Schools are spending more time preaching the importance of exercise to combat childhood obesity. At Edwards-Knox elementary school in St. Lawrence County, students start every day the same way - with a fifteen-minute walk outside.
Steve Knight joined Denise Koser's fourth grade class for their morning walk - as well as a yoga session - and sent this audio postcard.
After repeating the pledge of allegiance in their classroom, the students of Denise Koser’s fourth grade class walk single file into the morning sun. The tired-eyed marchers become a mob of chatty joggers. They tease and chase each other, but they stop at designated spots so the stragglers catch up.
"My heart is beating so fast, I think I’m out of breath," a schoolgirl says. "Then why’d you run?" another responds.
Everyday the kids walk around the school, passing the playground and parking lot three or four times, depending on how fast they walk.
It’s a simple program. They aren’t learning about nature or monitoring their heart rate, because that’s not the point. The point is simply to exercise.
Koser says the children are better students after they get their ya-yas out. "I think in the morning when we sit down to do our work they are a lot more relaxed, a lot more ready to learn and be engaged in what they are doing… I think it’s the Michele Obama, obesity in America and trying to keep our kids healthy. This is one way to be really deliberate about it, just walking every morning," she said.
The fourth-graders frolic and laugh around the school, clearly enjoying their free time.
For the teachers, the walk addresses serious educational and health concerns. But for the students, most of that goes over their head.
"We take long walks. There’s a question for you. Or an answer," said one straight-talking fourth grader. "I think it’s for exercise."
Joey and his friends say they like the walk because they escape the classroom. "You get to get out of prison. School is pretty much like prison because they make you sit at your desk and do work. They try to put things in your mind, just like brainwashing," they said.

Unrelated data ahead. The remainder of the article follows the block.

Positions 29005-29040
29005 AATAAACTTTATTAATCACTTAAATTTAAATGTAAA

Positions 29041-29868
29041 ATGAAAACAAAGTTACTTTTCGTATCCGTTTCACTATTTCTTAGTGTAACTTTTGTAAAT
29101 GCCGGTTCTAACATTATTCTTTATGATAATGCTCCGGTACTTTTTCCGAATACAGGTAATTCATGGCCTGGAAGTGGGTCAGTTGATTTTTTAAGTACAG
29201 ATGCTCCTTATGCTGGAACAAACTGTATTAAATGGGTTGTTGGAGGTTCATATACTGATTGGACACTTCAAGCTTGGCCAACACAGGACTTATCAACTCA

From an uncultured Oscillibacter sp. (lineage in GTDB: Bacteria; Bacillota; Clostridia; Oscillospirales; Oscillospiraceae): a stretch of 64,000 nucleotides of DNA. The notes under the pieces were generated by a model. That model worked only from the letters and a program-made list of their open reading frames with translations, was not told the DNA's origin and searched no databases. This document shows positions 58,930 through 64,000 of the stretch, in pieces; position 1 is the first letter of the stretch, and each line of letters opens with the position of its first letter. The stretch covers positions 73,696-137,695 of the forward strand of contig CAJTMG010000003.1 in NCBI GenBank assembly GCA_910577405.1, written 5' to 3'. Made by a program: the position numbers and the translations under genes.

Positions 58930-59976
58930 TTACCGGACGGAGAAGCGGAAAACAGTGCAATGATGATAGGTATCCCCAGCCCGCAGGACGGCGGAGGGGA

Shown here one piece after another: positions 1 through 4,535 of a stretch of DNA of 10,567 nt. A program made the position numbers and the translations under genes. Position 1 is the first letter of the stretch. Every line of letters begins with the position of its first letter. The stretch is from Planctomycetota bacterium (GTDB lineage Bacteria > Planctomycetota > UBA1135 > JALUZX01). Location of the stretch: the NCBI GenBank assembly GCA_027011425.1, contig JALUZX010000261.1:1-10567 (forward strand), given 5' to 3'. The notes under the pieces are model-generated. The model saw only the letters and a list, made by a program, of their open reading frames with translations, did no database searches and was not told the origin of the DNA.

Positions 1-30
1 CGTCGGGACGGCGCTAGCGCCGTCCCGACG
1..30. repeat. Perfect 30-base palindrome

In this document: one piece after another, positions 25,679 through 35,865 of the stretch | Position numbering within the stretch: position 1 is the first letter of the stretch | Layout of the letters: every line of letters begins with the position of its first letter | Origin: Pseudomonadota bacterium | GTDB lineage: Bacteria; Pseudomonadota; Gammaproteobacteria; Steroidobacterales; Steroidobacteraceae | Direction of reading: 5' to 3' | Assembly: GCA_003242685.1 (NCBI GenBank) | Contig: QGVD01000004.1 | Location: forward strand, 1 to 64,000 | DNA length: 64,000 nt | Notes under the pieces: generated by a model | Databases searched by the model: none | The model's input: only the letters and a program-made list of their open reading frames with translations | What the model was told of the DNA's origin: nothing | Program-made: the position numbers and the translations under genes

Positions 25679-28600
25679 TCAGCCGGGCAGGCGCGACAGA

The fourth-graders aren’t concerned about the obesity epidemic or the increasing rates of attention deficit disorder, but they do understand the importance of exercise.
"It’s good for me," Alyssa says timidly. She and her classmates have plenty of plans to stay active during the summer. "I play baseball and soccer. We swim at our camp because ours has a beach. I’m going to walk through the woods all day. I’m gonna ride my bike since I got a new one. Baseball. Baseball. I’m going to walk," they said.
After the walk, Ms. Koser’s class does yoga. "Yoga is sort of like exercise where you do movements that keep your body moving," one girl said.
"Do you want to be in a row?" Koser asked. "Sure let’s do it," I respond. I join in the yoga routine and quickly realize that I too should be doing more exercise. The children in my row try to give me pointers as Koser leads the rest of the class.
Ms. Koser speaks softly, not to let the students hear us talking about them. She says the kids are extra rambunctious this morning because I’m there with a microphone. "So off the wall this morning it’s funny," she said.
With or without an outsider present, Ms. Koser says the morning walk shakes off the formality of public education. "My favorite thing is to connect with the kids. They come up to me and tell me what’s going on in their life. I know the kids better because of this walk and that’s important to me."
For NCPR, I’m Steve Knight at Edwards-Knox Elementary in Russell.